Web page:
A transcript of the final conversations between the pilots of missing flight MH370 and air traffic controllers has been released.
According to the UK’s Telegraph, the sequence of messages appear to be routine, apart from two “potentially odd” moments.
The transcript runs from the time the Boeing 777 plane was taxiing on the runway, to its last known position above the Gulf of Thailand.
The flight’s communication started at 00:36:30 and seemed like any other: “ATC (air traffic control), this is MH370, good morning” before being directed by air traffic control to the appropriate runway.
At 00:40:38 the cockpit is recorded saying: “Position 32R, runway ready, permitted to take off. MH370 copies that. Thank you, goodbye.”
Then, after acknowledging air traffic control’s clearance to take off before joining onto the next air traffic controller, the cockpit states: “MH370 position confirmed, flight altitude 180, follow the command and turn right, target IGARI waypoint.”
At 00:42:40, after MH370 confirmed it had taken off successfully, air traffic control instruct the plane to fly towards “Igari”, a waypoint halfway between Malaysia and Vietnam.
After leaving the airports control tower range, MH370 is instructed to change the frequency to that of the Malaysian air traffic controller.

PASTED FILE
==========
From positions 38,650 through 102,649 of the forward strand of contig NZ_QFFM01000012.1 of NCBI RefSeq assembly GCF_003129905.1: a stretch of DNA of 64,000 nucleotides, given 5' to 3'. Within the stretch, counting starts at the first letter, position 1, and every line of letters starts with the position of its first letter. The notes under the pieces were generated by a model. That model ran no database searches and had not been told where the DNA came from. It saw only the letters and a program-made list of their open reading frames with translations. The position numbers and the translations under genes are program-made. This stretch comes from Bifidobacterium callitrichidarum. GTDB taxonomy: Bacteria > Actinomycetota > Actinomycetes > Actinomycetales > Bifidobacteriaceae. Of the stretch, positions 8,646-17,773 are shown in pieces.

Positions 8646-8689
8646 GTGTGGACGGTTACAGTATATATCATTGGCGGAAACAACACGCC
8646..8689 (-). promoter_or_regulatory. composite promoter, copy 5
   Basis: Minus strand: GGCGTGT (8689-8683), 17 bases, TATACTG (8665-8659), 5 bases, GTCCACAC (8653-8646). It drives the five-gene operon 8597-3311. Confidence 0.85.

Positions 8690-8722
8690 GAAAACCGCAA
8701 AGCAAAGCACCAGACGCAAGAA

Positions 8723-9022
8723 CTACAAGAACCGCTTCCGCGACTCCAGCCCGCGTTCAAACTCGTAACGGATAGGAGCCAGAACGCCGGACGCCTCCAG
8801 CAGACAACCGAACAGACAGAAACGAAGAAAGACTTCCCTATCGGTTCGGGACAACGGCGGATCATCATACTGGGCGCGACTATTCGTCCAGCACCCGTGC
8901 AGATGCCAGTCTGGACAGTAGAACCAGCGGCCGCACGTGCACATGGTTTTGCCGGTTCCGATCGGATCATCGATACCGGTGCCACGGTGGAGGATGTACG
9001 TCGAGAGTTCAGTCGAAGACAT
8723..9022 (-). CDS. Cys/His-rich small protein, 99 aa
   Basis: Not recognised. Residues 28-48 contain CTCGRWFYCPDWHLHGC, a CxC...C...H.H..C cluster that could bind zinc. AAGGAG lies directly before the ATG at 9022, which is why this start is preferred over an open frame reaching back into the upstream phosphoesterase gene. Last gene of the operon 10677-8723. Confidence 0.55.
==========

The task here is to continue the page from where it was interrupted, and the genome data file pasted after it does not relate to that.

“132.6, MH370 copies that,” it states at 00:42:52.
The next 20 minutes is fairly normal communication, with air traffic control giving the cockpit permission to ascend to an altitude of 25,000 feet and then 35,000 feet.
The first unusual moment occurs at about 1:07 when the cockpit advises that, “MH370 remaining in flight altitude 350 (35,000 feet),” an unnecessary call that had already been spoken six minutes earlier.
This is a pivotal moment for flight MH370, happening about the same time as the plane’s ACARS signalling device sent its last message before it was, according to reports, deliberately switched off.
Air traffic control contacted MH370’s cockpit 21 minutes later saying “MH370, please contact Ho Chi Minh City 120.9, good night,” telling the pilots to now change frequencies to Vietnam’s air traffic controller. A change that never happened.
“All right, good night,” the cockpit responded in its final words before disappearing.
This is also considered odd communication, with the final call spoken in a more relaxed manner than usual when changing to a new air traffic controller. It also happened at the same time the plane took a sharp turn off its flight course.
This article originally appeared on news.com.au.